Energy Technology Data Exchange (ETDEWEB)

    Aprile, E.; Anthony, M.; De Perio, P.; Gao, F.; Goetzke, L.W.; Greene, Z.; Messina, M.; Plante, G.; Rizzo, A.; Zhang, Y. [Columbia University, Physics Department, New York, NY (United States); Aalbers, J.; Breur, P.A.; Brown, A.; Colijn, A.P.; Decowski, M.P.; Hogenbirk, E.; Tiseni, A. [Nikhef and the University of Amsterdam, Science Park, Amsterdam (Netherlands); Agostini, F. [INFN-Laboratori Nazionali del Gran Sasso (Italy); Gran Sasso Science Institute, L' Aquila (Italy); University of Bologna, Department of Physics and Astrophysics, Bologna (Italy); INFN-Bologna (Italy); Alfonsi, M.; Geis, C.; Grignon, C.; Oberlack, U.; Scheibelhut, M.; Schindler, S. [Johannes Gutenberg-Universitaet Mainz, Institut fuer Physik and Exzellenzcluster PRISMA, Mainz (Germany); Amaro, F.D.; Cardoso, J.M.R.; Lopes, J.A.M.; Orrigo, S.E.A.; Santos, J.M.F. dos; Silva, M. [University of Coimbra, Department of Physics, Coimbra (Portugal); Arneodo, F.; Benabderrahmane, M.L.; Di Giovanni, A.; Maris, I. [New York University Abu Dhabi, Abu Dhabi (United Arab Emirates); Barrow, P.; Baudis, L.; Franco, D.; Galloway, M.; Kessler, G.; Kish, A.; Mayani, D.; Pakarha, P.; Piastra, F.; Wei, Y.; Wulf, J. [Physik-Institut, University of Zurich, Zurich (Switzerland); Bauermeister, B. [Johannes Gutenberg-Universitaet Mainz, Institut fuer Physik and Exzellenzcluster PRISMA, Mainz (Germany); Stockholm University, AlbaNova, Oskar Klein Centre, Department of Physics, Stockholm (Sweden); Berger, T.; Brown, E.; Piro, M.C. [Rensselaer Polytechnic Institute, Department of Physics, Applied Physics and Astronomy, Troy, NY (United States); Bruenner, S.; Cichon, D.; Eurin, G.; Hasterok, C.; Lindemann, S.; Lindner, M.; Undagoitia, T.M.; Pizzella, V.; Rauch, L.; Rupp, N.; Schreiner, J.; Simgen, H. [Max-Planck-Institut fuer Kernphysik, Heidelberg (Germany); Bruno, G.; Gallo Rosso, A.; Molinario, A. [INFN-Laboratori Nazionali del Gran Sasso (Italy); Gran Sasso Science Institute, L' Aquila (Italy); Budnik, R.; Duchovni, E.; Itay, R.; Landsman, H.; Lellouch, D.; Levinson, L.; Manfredini, A.; Priel, N. [Weizmann Institute of Science, Department of Particle Physics and Astrophysics, Rehovot (Israel); Buetikofer, L.; Coderre, D.; Kaminsky, B.; Schumann, M.; Sivers, M. v. [Universitaet Freiburg, Physikalisches Institut, Freiburg (Germany); Calven, J.; Conrad, J.; Ferella, A.D.; Pelssers, B. [Stockholm University, AlbaNova, Oskar Klein Centre, Department of Physics, Stockholm (Sweden); Cervantes, M.; Lang, R.F.; Masson, D.; Pienaar, J.; Reichard, S.; Reuter, C. [Purdue University, Department of Physics and Astronomy, West Lafayette, IN (United States); Cussonneau, J.P.; Diglio, S.; Le Calloch, M.; Masbou, J.; Micheneau, K.; Persiani, R.; Thers, D. [Universite de Nantes, SUBATECH, Ecole des Mines de Nantes, CNRS/In2p3, Nantes (France); Di Gangi, P.; Garbini, M.; Massoli, F.V.; Sartorelli, G.; Selvi, M. [University of Bologna, Department of Physics and Astrophysics, Bologna (Italy); INFN-Bologna (Italy); Fei, J.; Ni, K.; Ye, J. [University of California, Department of Physics, San Diego, CA (United States); Fieguth, A.; Huhmann, C.; Murra, M.; Rosendahl, S.; Weinheimer, C. [Westfaelische Wilhelms-Universitaet Muenster, Institut fuer Kernphysik, Muenster (Germany); Fulgione, W. [INFN-Laboratori Nazionali del Gran Sasso and Gran Sasso Science Institute, L' Aquila (Italy); INFN-Torino (Italy); Osservatorio Astrofisico di Torino, Torino (Italy); Grandi, L.; Saldanha, R.; Shockley, E.; Upole, N. [University of Chicago, Department of Physics and Kavli Institute of Cosmological Physics, Chicago, IL (United States); Lin, Q. [Laboratori Nazionali del Gran Sasso, Assergi (Italy); Meng, Y.; Stein, A.; Wang, H. [University of California, Physics and Astronomy Department, Los Angeles, CA (United States); Miguez, B.; Trinchero, G. [INFN-Torino (Italy); Osservatorio Astrofisico di Torino, Torino (Italy); Naganoma, J.; Shagin, P. [Rice University, Department of Physics and Astronomy, Houston, TX (United States); Lavina, L.S. [LPNHE, Universite Pierre et Marie Curie, Universite Paris Diderot, CNRS/IN2P3, Paris (France); Tunnell, C. [Nikhef and the University of Amsterdam, Science Park, Amsterdam (Netherlands); University of Chicago, Department of Physics and Kavli Institute of Cosmological Physics, Chicago, IL (United States); Cristescu, I. [Karlsruhe Institute of Technology, Tritium Laboratory Karlsruhe, Eggenstein-Leopoldshafen (Germany); Collaboration: XENON Collaboration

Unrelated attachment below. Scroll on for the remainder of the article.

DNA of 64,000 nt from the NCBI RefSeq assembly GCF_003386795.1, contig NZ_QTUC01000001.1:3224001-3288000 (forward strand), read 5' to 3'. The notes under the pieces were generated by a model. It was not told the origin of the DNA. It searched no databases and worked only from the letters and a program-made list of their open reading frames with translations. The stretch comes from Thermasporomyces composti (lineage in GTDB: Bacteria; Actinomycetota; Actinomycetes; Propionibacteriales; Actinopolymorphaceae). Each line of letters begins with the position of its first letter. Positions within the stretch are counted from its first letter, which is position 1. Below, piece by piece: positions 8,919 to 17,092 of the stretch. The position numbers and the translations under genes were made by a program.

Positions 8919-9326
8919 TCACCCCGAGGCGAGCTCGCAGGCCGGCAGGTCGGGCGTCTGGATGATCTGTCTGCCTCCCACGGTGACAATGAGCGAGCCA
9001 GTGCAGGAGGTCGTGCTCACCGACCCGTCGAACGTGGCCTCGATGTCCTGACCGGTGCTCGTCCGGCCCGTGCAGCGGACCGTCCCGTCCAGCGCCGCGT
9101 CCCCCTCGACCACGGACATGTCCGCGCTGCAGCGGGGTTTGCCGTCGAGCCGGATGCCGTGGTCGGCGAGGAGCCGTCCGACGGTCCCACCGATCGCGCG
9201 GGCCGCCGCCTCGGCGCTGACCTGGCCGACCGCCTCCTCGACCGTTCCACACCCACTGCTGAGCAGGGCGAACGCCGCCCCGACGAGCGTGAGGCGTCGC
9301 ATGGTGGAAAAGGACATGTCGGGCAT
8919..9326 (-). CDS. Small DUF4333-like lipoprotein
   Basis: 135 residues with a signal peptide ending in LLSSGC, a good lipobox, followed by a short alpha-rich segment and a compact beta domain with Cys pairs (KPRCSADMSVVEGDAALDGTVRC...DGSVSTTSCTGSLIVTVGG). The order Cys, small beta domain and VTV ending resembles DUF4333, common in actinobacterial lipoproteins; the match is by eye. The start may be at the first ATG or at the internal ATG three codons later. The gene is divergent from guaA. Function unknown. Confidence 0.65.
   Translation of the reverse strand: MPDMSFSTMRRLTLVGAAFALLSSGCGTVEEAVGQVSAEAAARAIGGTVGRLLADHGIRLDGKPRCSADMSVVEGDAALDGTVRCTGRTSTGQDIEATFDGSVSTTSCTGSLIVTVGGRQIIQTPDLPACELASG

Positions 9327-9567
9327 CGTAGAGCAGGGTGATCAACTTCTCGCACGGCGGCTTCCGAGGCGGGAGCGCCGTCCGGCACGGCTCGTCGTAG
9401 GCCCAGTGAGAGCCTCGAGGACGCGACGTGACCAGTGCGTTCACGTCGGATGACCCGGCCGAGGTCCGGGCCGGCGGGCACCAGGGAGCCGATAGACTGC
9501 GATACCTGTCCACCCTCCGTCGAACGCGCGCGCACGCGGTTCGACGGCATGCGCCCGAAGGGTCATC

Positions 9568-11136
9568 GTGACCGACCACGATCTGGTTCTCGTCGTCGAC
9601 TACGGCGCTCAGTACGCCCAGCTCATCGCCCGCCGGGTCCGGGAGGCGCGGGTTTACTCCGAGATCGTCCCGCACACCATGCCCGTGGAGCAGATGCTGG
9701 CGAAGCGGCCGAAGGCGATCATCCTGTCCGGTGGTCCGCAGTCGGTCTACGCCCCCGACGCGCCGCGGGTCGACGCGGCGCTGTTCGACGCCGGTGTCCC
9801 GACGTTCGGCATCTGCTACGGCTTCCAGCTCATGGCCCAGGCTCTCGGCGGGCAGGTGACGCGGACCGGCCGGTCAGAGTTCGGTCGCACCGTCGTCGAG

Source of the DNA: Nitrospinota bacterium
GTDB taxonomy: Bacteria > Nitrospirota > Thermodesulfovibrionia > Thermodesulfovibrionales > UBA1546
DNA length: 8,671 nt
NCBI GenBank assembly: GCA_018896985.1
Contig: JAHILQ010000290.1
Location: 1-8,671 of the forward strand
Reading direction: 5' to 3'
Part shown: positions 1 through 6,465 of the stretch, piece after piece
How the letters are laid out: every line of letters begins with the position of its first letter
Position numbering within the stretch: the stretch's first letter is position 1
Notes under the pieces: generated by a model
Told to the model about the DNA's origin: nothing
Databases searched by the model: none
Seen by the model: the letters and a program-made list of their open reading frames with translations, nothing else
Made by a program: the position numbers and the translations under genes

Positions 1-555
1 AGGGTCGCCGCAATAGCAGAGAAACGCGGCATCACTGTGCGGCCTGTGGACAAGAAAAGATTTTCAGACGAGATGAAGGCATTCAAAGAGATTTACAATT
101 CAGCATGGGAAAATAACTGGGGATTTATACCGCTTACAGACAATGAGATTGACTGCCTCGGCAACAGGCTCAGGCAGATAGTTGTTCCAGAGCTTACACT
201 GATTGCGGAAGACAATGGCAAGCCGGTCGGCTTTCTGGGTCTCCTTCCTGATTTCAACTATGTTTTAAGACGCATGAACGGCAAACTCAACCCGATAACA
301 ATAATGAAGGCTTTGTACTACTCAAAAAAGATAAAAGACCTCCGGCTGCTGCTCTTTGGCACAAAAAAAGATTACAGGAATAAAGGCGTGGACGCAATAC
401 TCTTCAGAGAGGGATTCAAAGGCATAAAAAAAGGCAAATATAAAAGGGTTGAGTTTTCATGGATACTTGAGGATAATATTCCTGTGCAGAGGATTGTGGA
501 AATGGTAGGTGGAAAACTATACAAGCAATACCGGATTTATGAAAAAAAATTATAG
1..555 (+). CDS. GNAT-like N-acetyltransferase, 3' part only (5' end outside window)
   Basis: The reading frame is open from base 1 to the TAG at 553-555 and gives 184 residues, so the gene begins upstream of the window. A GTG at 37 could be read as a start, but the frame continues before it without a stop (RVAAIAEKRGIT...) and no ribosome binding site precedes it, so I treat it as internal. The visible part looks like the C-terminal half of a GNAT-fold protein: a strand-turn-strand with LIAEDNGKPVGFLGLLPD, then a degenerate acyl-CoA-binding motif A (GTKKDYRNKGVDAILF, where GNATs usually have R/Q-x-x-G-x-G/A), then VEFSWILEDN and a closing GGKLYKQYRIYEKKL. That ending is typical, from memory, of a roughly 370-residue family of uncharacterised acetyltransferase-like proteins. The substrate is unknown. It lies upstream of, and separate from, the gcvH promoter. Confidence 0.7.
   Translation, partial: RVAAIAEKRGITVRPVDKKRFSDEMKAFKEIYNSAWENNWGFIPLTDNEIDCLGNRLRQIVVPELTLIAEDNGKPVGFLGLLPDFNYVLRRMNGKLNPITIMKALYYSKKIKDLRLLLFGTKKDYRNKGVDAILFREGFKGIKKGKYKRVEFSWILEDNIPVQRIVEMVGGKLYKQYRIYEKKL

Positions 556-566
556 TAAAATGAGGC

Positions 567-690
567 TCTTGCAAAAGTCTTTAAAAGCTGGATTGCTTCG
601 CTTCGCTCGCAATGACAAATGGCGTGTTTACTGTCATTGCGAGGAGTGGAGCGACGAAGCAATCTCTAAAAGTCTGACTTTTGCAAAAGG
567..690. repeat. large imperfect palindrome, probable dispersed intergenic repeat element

2017-05-15

    The XENON1T experiment aims for the direct detection of dark matter in a detector filled with 3.3 tons of liquid xenon. In order to achieve the desired sensitivity, the background induced by radioactive decays inside the detector has to be sufficiently low. One major contributor is the β-emitter {sup 85}Kr which is present in the xenon. For XENON1T a concentration of natural krypton in xenon {sup nat}Kr/Xe < 200 ppq (parts per quadrillion, 1 ppq = 10{sup -15} mol/mol) is required. In this work, the design, construction and test of a novel cryogenic distillation column using the common McCabe-Thiele approach is described. The system demonstrated a krypton reduction factor of 6.4 . 10{sup 5} with thermodynamic stability at process speeds above 3 kg/h. The resulting concentration of {sup nat}Kr/Xe < 26 ppq is the lowest ever achieved, almost one order of magnitude below the requirements for XENON1T and even sufficient for future dark matter experiments using liquid xenon, such as XENONnT and DARWIN. (orig.)

  9. Natural U concentrations in soft tissues and bone of New York City residents

    International Nuclear Information System (INIS)

    Fisenne, I.M.; Welford, G.A.

    1986-01-01

    Specimens of lung, liver, kidney and vertebrae from New York City autopsy cases were measured for naturally occurring U. An age dependency in U concentration was found in lung and vertebrae. The bone concentration was found to be a factor of 10 lower than previously reported for this tissue, thus the skeletal burden of U is estimated to be factor of 10 lower than that suggested in ICRP Publication 23